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How to Become an Intellectual: 100 Mandatory Maxims to Metamorphose into the Most Learned of Thinkers Kindle Edition
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"Enlightenment Now: The Case for Reason, Science, Humanism, and Progress"
Is the world really falling apart? Is the ideal of progress obsolete? Cognitive scientist and public intellectual Steven Pinker urges us to step back from the gory headlines and prophecies of doom, and instead, follow the data: In seventy-five jaw-dropping graphs, Pinker shows that life, health, prosperity, safety, peace, knowledge, and happiness are on the rise. Learn more
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That would be appropriate if this wasn't a terrific book, but it is. It evolves from an opening half that is a combination of satire, cynicism, and astute observations, to a second half that is a primer on appropriate etiquette for whatever generation is now being processed and the knowledge to be learned for a fulfilling life.
Let's start with one sentence, page 13, "The urge to learn and become a true autodidact are what constitute the basis of an intellectual mind." After double checking that my understanding of the word "autodidact" was correct, this set the tone for the book.
It is easy to take this book personally based on one's own experience and mythology. At the beginning, Maxim 1, is "Carry an Intellectual Book(at all times)". That immediately brought to mind the oft told story of the young fellow but a few years older Georgetown grad Bill Clinton at Oxford carrying around a paperback of Blake poems in his back pocket - always the poseur I guess as well as, perhaps, the intellectual. Whenever heading into NYC on the LIRR, I carry my shoulder bag with books, magazines, and writing pad, books intellectual and not so much, like now by Duane Swierczynski and Colum McCann - odd combination obviously.
Maxim 1 is investigated here just as an example of the thoughts that emerge as one goes through Nick's maxims. There is Maxim 19 about disliking an author in which, in a related way, the writer uses as an example someone pounding on a bar and saying "Ken Kesey's 'Sometimes a Great Notion' is a far finer piece of writing than his 'One Flew Over the Cuckoo's Nest." I then say to myself that "Something Happened" by Joseph Heller is far more nuanced and insightful than his painfully humorous and popular "Catch 22".
That's what this book does to me. It says something and I respond. Not exactly some jazz call and response pattern, but maybe related.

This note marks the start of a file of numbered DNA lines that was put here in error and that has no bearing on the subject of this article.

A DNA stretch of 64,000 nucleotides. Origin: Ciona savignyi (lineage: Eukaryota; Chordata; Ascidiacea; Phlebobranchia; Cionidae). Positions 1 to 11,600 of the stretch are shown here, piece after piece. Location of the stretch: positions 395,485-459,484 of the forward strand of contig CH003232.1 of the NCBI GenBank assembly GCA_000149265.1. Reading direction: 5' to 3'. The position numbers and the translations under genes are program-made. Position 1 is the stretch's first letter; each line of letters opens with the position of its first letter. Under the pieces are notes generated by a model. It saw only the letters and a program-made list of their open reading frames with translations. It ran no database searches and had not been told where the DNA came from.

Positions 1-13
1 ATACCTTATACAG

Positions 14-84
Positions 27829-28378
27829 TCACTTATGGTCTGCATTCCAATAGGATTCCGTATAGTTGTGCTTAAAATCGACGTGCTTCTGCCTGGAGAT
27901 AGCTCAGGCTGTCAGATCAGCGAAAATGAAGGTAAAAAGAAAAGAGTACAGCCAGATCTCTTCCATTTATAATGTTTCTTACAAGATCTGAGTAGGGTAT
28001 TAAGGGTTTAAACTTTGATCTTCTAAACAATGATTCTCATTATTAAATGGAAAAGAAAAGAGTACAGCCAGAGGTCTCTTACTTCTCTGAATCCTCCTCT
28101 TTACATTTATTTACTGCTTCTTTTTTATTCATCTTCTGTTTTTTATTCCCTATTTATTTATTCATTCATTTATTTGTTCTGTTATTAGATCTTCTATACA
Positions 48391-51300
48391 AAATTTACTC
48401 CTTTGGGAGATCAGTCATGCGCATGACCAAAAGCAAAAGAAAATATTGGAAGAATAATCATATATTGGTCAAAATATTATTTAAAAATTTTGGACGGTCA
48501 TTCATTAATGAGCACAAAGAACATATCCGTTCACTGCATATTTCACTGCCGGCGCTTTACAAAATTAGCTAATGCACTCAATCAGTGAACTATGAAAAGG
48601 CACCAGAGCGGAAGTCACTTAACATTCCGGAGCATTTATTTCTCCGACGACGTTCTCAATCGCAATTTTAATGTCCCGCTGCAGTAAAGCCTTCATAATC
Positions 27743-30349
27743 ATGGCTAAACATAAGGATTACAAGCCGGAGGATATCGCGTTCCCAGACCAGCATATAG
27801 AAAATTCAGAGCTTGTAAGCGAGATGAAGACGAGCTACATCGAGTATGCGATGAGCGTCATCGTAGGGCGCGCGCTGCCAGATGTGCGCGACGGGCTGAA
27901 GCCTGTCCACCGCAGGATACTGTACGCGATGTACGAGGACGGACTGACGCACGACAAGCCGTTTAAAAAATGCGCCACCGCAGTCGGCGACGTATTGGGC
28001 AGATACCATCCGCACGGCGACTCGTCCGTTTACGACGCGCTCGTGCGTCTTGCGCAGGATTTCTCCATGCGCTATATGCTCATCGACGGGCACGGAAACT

In various instances, many instances, "How to Become an Intellectual" refers to books, not really a coincidence. Here in Eyes Not Sold land there is an addiction to books, among other things. They are everywhere in our house, as others point out, although younger daughter seems to have a growing approach to the same behavior. Den shelves around the major fireplace are well ordered, but the living room, two of the bedrooms, the ping pong room, and the actual so-called library room(a room painted bright red with bookshelves and ancestor photos) are all packed with books in no particular order. I envy Geoff Dyer's description of his large and orderly collection of books on shelves that he built with his father. I feel more like a hoarder than anyone with the pretense of being an "intellectual". That's equivalent to a government warning about the skills exhibited in my various book and music reviews on Amazon, however sporadic.
This commentary could go on and on, but must get back to the book being commented on, of course. I enjoyed reading Nick Kolakowski's book that clearly comes from a talented writer, a well read and thoughtful person with a good heart and a fine tuned sense of humor. The last three Maxims - "Learn One New Thing from Everyone", "Analyze Ideas, Not People", and "Know When to Say Nothing" are to this commentator the author's foundation.
We can look forward to more to come?
I found this book to be interesting, informative and even humorous at times. This 240 page volume is organized into ten parts with a total of 100 maxims. Part one explains the intellectual lifestyle and gives tips such as “Carry an intellectual book at all times” and other maxims. Part two deals with the cultural aspects of being an intellectual. Part three covers your space and how to give the impression that you are intelligent. Part five focuses on technology and how it relates to becoming an intellectual. Part five gives ideas on how to look like an intellectual. Part six deals with the health and well-being factors. Part seven gives dating tips for the aspiring intellectual. Part eight explains how to engage the public. Part nine I found interesting because it covered some interesting tips on walking the walk of an intellectual. The final section covers the intellectual etiquette tips.
I actually enjoyed reading this book because it contains some very practical and effective tips for becoming more intellectually astute. I also have a few other maxims that should have been added. 101. Read and understand the U.S. Constitution and Bill of Rights. 102. Read the works of Thomas Jefferson and Thomas Payne. 103. Read the books “Atlas Shrugged” and “For the new Intellectual” by Ayn Rand. 104. Read “Economics in One” Lesson by Henry Hazlet. 105. Read “Socialism” by Ludwig Van Mises.
Rating: 5 Stars. Joseph J. Truncale (Author: Never Trust a Politician: A critical review of politics and politicians)
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I carry it everywhere I go.Read more